After a short visit, I’m ready to float. Sliding my 42-pound Kevlar kayak onto the Androscoggin just beneath the bridge, I turn southwest. The river is wide and mostly flat, running past a wayside park where I pitch my tent. While tourism is the main draw today, it’s not hard to imagine the scene here a century before, when all of these northern rivers were choked with logs. The Androscoggin, like the nearby Connecticut, used to run so thick with cut trees that you couldn’t even see the water. Lively river towns boomed, hard-living loggers flocked to the region, and signs on the doors of the numerous taverns cautioned the lumberjacks to remove their spiked boots before entering. Today, I line my tent up alongside a rowdy group of college students tossing a Frisbee, out for a weekend paddle.

The next morning I’m back in the Land Cruiser, crossing into Maine at the southern edge of Umbagog Lake, where the scenery grows wilder with each mile and “Moose Crossing” signs begin.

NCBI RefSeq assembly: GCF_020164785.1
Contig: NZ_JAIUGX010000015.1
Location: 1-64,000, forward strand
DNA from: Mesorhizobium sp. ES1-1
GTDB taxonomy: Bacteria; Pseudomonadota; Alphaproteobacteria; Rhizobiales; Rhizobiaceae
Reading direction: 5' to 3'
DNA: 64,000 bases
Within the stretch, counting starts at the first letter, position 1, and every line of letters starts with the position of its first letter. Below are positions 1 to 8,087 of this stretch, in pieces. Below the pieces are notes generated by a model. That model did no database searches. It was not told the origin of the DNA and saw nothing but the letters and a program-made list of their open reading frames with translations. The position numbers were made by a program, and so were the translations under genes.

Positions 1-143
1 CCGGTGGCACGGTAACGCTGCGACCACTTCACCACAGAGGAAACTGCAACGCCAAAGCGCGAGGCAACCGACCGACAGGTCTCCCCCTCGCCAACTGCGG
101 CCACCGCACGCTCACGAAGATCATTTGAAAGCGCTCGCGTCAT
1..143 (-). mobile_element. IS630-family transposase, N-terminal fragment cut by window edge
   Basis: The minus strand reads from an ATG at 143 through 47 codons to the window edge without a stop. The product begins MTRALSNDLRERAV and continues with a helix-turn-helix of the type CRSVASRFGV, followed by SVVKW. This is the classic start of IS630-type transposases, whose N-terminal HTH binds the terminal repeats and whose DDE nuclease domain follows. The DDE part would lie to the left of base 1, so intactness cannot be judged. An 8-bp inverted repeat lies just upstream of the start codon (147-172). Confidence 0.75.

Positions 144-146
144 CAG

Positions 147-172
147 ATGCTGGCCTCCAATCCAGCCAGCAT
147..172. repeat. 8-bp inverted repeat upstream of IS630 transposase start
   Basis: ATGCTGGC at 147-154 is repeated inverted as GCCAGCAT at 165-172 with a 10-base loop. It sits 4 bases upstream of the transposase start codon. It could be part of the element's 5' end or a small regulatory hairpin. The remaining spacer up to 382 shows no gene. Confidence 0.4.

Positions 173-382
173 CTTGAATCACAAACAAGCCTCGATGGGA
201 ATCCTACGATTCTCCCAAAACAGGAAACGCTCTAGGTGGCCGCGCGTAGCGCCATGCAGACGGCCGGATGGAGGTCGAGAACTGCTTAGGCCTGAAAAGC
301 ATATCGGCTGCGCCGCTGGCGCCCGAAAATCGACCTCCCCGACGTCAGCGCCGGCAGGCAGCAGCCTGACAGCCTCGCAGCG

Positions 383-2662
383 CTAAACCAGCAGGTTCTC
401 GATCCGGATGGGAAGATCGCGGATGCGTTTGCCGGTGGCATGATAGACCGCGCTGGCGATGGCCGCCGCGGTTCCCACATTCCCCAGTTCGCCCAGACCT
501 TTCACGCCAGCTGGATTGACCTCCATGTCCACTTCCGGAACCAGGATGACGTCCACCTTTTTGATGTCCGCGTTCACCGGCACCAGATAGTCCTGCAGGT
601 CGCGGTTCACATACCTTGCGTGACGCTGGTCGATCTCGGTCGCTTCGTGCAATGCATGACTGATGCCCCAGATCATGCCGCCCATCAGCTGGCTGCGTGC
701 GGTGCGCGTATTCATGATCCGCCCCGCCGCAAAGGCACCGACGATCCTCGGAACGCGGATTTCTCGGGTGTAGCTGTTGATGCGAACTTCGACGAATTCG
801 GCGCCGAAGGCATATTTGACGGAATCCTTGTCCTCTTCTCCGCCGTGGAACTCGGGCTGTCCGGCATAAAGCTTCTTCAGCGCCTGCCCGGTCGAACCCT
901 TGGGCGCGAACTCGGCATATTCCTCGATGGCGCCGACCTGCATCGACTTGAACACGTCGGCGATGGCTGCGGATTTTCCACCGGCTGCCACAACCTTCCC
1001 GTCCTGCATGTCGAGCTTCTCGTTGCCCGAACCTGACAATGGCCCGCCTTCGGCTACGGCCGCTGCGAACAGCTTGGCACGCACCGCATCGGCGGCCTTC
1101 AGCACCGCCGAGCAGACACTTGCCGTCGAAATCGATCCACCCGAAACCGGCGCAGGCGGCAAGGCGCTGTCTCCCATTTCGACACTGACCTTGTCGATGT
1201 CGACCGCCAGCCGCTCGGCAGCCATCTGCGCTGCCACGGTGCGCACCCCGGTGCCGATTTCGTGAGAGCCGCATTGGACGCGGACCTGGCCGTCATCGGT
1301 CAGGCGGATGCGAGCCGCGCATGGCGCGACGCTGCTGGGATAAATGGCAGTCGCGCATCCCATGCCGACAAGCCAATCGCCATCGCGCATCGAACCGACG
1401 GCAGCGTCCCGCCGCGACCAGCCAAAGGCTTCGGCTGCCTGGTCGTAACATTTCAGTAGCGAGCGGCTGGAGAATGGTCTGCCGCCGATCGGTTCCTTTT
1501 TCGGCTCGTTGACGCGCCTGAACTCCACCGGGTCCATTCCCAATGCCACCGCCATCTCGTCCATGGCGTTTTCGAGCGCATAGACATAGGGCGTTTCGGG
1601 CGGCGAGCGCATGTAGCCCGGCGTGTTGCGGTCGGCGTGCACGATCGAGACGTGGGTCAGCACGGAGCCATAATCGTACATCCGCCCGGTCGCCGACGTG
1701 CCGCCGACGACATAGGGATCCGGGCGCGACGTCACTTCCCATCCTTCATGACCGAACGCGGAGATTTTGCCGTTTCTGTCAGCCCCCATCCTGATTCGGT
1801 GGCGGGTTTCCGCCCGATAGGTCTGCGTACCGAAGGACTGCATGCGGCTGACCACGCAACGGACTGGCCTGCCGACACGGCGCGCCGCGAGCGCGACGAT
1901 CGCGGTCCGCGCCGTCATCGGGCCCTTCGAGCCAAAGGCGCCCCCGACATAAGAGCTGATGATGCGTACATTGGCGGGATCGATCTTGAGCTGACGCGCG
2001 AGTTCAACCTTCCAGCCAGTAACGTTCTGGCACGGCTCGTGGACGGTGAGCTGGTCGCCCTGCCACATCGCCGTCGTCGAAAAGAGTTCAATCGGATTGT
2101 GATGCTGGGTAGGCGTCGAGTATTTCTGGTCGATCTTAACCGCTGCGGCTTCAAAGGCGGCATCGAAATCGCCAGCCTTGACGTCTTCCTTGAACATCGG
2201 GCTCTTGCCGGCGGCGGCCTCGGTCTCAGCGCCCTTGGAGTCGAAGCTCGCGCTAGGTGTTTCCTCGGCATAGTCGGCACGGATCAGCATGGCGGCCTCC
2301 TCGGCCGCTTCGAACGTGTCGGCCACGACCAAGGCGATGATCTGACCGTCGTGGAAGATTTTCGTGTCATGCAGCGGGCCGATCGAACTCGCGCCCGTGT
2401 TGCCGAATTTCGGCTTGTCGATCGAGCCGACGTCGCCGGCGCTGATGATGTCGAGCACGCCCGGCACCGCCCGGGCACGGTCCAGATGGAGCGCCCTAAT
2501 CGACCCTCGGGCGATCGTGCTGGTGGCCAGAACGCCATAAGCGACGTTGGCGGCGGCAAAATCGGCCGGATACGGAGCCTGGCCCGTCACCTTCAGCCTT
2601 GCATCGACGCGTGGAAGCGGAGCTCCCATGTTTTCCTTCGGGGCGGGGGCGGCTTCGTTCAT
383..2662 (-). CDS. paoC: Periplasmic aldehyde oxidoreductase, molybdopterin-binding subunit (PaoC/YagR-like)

Mid-afternoon I am standing in my kind of church—the 250-acre Cathedral Pines campground, surrounded by towering, 100-foot-plus old growth red pines. There are scores of them, rising high, their shadows falling over man-made Flagstaff Lake. As the sun sets I paddle peacefully down the Dead River and onto the reservoir. Other than a few bank fishermen, I don’t see anyone during a two-hour stretch. Once through Flagstaff Lake, the Dead picks up again and drops in a dramatic falls near the Old Dead River Dam, a definite portage.

This is the “other” Maine. Most tourists—thus most tourist money—end up on the Atlantic coastline. Here the summer season is short, just eight weeks, and tour operators of all kinds need to hustle to make 70 percent of their annual money in those two months. Seemingly every pickup truck has a canoe on its rack.

The following day I drive to Moosehead Lake, the biggest in Maine. A spur trail from the town of Greenville at the south end joins the main trail at the Kineo Peninsula about halfway up the lake, near the site of the Mount Kineo Hotel, which burned down five different times over the years.